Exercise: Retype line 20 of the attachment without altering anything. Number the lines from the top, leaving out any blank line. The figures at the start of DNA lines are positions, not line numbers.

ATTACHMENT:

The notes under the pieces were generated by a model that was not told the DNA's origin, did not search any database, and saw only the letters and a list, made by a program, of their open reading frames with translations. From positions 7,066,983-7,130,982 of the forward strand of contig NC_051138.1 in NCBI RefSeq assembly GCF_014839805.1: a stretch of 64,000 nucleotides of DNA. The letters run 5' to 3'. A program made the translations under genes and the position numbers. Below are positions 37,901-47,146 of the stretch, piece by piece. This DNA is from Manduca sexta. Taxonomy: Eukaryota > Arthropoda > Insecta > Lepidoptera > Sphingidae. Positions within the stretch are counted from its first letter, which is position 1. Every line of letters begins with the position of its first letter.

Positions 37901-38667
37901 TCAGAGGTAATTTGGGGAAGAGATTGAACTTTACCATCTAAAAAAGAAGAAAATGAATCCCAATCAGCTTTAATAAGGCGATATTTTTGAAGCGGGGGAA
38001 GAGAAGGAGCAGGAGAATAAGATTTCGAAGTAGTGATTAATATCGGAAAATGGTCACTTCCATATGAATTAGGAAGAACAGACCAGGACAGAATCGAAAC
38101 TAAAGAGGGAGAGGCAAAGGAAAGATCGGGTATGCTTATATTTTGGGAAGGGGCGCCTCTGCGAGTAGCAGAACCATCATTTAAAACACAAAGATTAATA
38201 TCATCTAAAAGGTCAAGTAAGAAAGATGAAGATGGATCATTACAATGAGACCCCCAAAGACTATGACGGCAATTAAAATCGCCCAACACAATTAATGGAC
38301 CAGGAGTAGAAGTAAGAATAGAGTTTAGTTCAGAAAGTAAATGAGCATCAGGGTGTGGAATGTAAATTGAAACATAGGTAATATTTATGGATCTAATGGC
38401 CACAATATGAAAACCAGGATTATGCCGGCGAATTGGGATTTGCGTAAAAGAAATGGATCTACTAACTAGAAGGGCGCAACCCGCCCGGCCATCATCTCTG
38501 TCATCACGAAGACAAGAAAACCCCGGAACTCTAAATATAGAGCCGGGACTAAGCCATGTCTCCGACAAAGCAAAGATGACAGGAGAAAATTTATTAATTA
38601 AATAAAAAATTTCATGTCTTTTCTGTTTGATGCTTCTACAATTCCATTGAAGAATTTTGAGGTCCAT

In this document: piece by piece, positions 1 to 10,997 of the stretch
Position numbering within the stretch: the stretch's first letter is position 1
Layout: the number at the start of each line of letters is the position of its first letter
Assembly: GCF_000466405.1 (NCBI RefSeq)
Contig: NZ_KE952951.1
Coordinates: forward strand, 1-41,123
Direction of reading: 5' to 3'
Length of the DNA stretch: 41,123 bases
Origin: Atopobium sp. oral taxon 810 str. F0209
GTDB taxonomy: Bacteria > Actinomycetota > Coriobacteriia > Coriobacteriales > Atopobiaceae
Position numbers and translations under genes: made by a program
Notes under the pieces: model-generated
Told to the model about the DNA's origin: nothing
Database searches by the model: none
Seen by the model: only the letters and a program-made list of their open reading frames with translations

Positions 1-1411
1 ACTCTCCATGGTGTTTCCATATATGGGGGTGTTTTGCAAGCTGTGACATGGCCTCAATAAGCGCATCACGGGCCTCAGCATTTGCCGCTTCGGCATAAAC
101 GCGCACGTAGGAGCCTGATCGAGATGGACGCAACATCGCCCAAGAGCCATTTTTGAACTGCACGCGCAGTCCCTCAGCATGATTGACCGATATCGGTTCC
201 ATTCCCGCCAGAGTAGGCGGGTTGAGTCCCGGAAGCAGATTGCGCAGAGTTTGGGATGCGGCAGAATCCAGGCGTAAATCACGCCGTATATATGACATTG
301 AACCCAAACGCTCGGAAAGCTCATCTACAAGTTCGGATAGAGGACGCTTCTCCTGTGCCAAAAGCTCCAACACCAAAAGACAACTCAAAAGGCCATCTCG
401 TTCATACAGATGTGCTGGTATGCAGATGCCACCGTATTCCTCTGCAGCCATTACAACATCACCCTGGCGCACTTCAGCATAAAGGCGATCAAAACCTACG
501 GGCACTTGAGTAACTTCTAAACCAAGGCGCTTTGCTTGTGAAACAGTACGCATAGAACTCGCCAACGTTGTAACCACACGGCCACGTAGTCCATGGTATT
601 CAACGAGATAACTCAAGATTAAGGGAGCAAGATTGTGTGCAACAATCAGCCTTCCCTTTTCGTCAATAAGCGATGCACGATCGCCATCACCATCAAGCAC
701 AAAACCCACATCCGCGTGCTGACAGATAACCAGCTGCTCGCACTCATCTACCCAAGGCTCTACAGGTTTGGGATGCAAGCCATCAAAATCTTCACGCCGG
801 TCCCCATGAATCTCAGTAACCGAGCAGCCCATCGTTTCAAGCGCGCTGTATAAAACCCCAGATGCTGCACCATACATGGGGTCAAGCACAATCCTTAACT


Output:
GTDB taxonomy: Bacteria > Actinomycetota > Coriobacteriia > Coriobacteriales > Atopobiaceae